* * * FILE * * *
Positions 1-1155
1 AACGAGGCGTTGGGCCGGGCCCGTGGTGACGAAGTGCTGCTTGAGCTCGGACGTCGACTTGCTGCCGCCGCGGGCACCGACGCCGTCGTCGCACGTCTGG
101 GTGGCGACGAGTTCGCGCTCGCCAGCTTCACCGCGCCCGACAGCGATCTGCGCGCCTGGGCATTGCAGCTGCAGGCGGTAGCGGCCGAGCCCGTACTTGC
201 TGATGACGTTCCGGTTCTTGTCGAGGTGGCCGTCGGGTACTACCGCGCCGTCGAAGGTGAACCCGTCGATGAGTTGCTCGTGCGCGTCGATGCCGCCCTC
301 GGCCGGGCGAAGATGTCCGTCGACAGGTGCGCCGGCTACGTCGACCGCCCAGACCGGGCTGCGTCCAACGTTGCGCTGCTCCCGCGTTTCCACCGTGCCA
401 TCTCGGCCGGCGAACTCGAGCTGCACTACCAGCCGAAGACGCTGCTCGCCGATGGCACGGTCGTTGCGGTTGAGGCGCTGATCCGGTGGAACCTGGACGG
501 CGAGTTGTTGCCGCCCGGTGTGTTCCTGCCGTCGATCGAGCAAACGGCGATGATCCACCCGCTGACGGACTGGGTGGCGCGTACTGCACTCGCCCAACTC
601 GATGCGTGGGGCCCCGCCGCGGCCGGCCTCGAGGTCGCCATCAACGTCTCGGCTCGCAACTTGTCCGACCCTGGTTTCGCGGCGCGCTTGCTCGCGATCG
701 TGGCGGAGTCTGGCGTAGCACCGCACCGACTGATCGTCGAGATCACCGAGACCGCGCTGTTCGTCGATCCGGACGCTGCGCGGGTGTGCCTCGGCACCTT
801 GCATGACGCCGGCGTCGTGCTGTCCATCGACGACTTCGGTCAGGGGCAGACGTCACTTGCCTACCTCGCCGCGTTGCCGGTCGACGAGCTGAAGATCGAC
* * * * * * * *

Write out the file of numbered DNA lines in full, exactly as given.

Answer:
Positions 1-1155
1 AACGAGGCGTTGGGCCGGGCCCGTGGTGACGAAGTGCTGCTTGAGCTCGGACGTCGACTTGCTGCCGCCGCGGGCACCGACGCCGTCGTCGCACGTCTGG
101 GTGGCGACGAGTTCGCGCTCGCCAGCTTCACCGCGCCCGACAGCGATCTGCGCGCCTGGGCATTGCAGCTGCAGGCGGTAGCGGCCGAGCCCGTACTTGC
201 TGATGACGTTCCGGTTCTTGTCGAGGTGGCCGTCGGGTACTACCGCGCCGTCGAAGGTGAACCCGTCGATGAGTTGCTCGTGCGCGTCGATGCCGCCCTC
301 GGCCGGGCGAAGATGTCCGTCGACAGGTGCGCCGGCTACGTCGACCGCCCAGACCGGGCTGCGTCCAACGTTGCGCTGCTCCCGCGTTTCCACCGTGCCA
401 TCTCGGCCGGCGAACTCGAGCTGCACTACCAGCCGAAGACGCTGCTCGCCGATGGCACGGTCGTTGCGGTTGAGGCGCTGATCCGGTGGAACCTGGACGG
501 CGAGTTGTTGCCGCCCGGTGTGTTCCTGCCGTCGATCGAGCAAACGGCGATGATCCACCCGCTGACGGACTGGGTGGCGCGTACTGCACTCGCCCAACTC
601 GATGCGTGGGGCCCCGCCGCGGCCGGCCTCGAGGTCGCCATCAACGTCTCGGCTCGCAACTTGTCCGACCCTGGTTTCGCGGCGCGCTTGCTCGCGATCG
701 TGGCGGAGTCTGGCGTAGCACCGCACCGACTGATCGTCGAGATCACCGAGACCGCGCTGTTCGTCGATCCGGACGCTGCGCGGGTGTGCCTCGGCACCTT
801 GCATGACGCCGGCGTCGTGCTGTCCATCGACGACTTCGGTCAGGGGCAGACGTCACTTGCCTACCTCGCCGCGTTGCCGGTCGACGAGCTGAAGATCGAC